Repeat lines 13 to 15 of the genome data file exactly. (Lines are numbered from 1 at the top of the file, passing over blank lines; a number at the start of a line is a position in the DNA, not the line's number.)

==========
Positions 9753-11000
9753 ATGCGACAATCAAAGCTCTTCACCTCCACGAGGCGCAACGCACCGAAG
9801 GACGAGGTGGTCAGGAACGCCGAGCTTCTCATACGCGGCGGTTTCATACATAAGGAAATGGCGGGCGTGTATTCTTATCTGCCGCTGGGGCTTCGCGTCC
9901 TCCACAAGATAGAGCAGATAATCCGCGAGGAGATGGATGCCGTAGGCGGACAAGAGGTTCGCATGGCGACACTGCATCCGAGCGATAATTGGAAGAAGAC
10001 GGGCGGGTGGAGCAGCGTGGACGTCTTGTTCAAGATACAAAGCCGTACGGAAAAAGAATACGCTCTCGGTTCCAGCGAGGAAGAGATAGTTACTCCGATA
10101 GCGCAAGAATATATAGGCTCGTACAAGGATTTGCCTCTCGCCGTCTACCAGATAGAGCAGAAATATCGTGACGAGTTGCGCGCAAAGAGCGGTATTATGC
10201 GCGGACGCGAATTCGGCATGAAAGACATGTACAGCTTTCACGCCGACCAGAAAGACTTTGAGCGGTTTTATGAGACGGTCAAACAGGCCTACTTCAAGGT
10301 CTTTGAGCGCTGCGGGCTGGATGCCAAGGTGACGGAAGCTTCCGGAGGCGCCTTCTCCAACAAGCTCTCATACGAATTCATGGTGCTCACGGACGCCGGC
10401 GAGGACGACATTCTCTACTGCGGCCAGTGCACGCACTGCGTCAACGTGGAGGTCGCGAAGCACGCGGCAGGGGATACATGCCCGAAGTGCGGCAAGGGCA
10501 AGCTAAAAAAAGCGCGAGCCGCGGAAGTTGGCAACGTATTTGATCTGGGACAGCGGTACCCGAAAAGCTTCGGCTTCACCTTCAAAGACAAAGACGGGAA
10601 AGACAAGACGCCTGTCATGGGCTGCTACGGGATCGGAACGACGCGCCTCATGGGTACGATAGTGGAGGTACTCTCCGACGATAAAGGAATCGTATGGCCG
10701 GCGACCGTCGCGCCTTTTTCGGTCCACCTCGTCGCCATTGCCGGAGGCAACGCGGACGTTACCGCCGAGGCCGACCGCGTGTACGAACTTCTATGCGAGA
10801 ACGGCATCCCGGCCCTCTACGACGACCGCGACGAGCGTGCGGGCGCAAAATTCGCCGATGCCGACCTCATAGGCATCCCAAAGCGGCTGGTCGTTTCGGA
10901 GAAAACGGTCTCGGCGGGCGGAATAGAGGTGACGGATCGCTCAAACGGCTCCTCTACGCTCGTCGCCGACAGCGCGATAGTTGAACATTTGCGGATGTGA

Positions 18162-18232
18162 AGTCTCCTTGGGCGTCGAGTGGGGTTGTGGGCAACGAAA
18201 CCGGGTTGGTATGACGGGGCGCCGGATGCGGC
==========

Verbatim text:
10801 ACGGCATCCCGGCCCTCTACGACGACCGCGACGAGCGTGCGGGCGCAAAATTCGCCGATGCCGACCTCATAGGCATCCCAAAGCGGCTGGTCGTTTCGGA
10901 GAAAACGGTCTCGGCGGGCGGAATAGAGGTGACGGATCGCTCAAACGGCTCCTCTACGCTCGTCGCCGACAGCGCGATAGTTGAACATTTGCGGATGTGA

Positions 18162-18232